Ethics Law Research

Electronic Bullying or Freedom of Speech?

Raskauskas (2007) mentions that with the advent of the Internet and the increasing availability thereof, has come a new form of bullying involving text messages, web sites, emails and instant messaging. Raskauskas’s study is researching two sides of the electronic bullying demographic which I think are both quite feasible. The first being that the likelihood of a real life bully becoming an electronic bully is quite high, but secondly that the victims of bullying could turn to electronics to become bullies themselves due to the anonymity. I think this is entirely likely, anyone who has spent time on the internet during their youth, in chat rooms more than likely, have come across the typical cyber bully, using their authority (access level/user rights) to persecute other users.

As far as responsibilities go, it is my personal belief that (in the case of students) it is both the school and the parents who should be intervening and trying to control the situation. Stavros and Androniki (2010) mention that schools should involve the entire faculty along with the students in producing a policy against cyber bullying, that cell phone use should be prohibited in school and punishments should be clearly defined and explained to all parties. They also mention that all students and parents should sign and accept the policy on cyber-bullying in schools, I believe this will increase accountability and make the seriousness of the situation more accepted instead of it being looked at as a trivial or perhaps humorous act.

Greg (2009) has written a blog post on a student who made a YouTube defamatory video about another student. The student was suspended from school for two days. A judge ruled that the school had no right to suspend the child from school as it did not cause any disruption of the school’s activities. The judge wrote that “The court cannot uphold school discipline of student speech simply because young persons are unpredictable or immature”. In Greg’s article he describes the freedom of speech as a rule to protect bullies, while this is probably not the case, there does rein some truth.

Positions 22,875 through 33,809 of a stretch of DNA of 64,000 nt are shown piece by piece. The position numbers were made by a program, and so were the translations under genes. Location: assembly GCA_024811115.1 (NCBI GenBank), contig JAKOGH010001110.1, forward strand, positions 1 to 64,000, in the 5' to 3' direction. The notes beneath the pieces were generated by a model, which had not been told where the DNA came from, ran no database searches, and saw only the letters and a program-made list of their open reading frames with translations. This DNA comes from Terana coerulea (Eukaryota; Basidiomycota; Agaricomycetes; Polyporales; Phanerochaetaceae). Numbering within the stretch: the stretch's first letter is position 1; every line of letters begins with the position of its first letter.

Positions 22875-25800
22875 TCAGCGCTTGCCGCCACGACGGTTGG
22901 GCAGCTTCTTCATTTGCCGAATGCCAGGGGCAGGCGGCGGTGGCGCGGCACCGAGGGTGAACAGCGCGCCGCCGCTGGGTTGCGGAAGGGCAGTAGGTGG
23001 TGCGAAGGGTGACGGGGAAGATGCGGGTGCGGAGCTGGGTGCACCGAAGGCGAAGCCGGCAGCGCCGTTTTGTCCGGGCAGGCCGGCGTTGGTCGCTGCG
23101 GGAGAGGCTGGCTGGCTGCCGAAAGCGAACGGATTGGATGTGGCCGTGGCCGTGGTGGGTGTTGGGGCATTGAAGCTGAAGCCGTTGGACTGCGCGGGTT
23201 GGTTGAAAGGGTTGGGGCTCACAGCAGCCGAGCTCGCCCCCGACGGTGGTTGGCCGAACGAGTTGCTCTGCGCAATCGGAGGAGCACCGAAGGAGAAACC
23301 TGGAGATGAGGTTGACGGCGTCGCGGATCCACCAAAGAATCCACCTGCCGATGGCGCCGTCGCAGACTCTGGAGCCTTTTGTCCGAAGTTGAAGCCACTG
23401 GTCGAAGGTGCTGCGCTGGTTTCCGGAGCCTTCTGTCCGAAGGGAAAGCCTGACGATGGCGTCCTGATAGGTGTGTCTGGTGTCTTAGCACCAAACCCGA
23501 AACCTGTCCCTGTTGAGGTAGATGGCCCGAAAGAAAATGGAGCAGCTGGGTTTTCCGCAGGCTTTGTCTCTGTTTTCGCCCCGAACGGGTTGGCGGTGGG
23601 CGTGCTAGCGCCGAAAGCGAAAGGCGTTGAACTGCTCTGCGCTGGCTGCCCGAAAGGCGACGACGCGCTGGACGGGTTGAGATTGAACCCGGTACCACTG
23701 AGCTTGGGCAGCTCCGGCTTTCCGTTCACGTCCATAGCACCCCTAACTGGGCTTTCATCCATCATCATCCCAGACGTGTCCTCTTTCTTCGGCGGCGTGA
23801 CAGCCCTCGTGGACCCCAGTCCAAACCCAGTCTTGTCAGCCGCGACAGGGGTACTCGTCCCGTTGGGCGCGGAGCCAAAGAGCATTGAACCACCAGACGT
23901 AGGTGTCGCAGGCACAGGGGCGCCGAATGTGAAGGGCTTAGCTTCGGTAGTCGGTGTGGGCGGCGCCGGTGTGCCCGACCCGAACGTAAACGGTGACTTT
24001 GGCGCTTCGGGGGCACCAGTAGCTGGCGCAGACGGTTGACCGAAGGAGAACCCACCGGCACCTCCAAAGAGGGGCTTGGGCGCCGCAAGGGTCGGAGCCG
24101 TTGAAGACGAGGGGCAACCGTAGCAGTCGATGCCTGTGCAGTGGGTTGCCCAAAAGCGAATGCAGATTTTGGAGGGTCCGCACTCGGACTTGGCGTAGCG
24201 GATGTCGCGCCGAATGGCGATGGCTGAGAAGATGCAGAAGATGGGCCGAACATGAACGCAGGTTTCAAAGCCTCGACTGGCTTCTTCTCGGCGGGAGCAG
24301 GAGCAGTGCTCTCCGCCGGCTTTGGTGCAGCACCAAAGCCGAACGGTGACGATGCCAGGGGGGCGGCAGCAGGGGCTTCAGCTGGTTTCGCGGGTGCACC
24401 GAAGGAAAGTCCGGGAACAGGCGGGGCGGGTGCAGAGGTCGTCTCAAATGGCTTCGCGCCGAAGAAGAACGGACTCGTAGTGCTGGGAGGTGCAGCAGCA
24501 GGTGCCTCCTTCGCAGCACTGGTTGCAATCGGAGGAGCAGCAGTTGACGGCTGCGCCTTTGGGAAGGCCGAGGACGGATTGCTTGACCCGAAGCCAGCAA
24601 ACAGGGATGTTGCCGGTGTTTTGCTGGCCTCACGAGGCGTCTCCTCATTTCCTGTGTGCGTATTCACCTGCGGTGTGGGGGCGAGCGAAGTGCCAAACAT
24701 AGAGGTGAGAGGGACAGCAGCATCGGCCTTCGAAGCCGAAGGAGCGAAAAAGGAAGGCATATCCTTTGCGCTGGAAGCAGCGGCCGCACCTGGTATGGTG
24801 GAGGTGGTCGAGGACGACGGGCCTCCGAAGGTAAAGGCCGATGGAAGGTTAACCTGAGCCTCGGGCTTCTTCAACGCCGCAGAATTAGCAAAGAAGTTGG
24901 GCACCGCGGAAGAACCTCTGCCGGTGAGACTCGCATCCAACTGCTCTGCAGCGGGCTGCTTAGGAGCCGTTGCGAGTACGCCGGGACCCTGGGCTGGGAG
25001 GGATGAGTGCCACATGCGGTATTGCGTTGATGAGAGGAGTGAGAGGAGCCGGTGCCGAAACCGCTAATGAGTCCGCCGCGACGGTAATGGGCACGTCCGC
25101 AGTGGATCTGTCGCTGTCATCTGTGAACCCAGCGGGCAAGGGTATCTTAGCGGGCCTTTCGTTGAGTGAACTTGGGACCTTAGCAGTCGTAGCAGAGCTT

Masnick (2010) has a similar article on cyber bullying regarding comments made against a student on his website. In this story the California court said that the online bullying was not protected free speech. This shows that there are still some issues to be revisited when it comes to free speech laws, clearly, is has been a difficult task due to differing opinions of hate speech and arguments against freedom of speech.

I don’t believe that electronic bullying in the workplace falls far from school bullying. Morrall and Urquhart (2004) write that harassment, whether in or out of the workplace is punishable by law. Under the UK Public Order Act of 1986 “a criminal offence is committed where a person intentionally harasses another by using threatening or abusive language, whether orally or in writing, which causes another person harassment, alarm or distress”.



Greg (2009) Freedom of Speech vs. Bullying [Online]. Available from: (Accessed: 26 December 2010).

Masnick, M (2010) California Court Says Online Bullying Is Not Protected Free Speech [Online]. Available from: (Accessed: 26 December 2010).

Morrall, S & Urquhart, C (2004) ‘Bullying and Harassment in the Workplace’ Legal Information Management; Autumn 2004, 4 (3), pp.164-167, EBSCO [Online]. Available from: (Accessed: 26 December 2010).

Raskauskas, J (2007) ‘Involvement in traditional and electronic bullying among adolescents’ Developmental Psychology, 43 (3), pp.564-575, EBSCO [Online]. Available from: (Accessed: 26 December 2010).

Stavros, K & Androniki K (2010) ‘Cyberbullying: A Review of the Literature on Harrassment Through the Internet and Other Electronic Means’ Family & Community Health, 33 (2), OvidSP [Online]. Available from: (Accessed: 26 December 2010).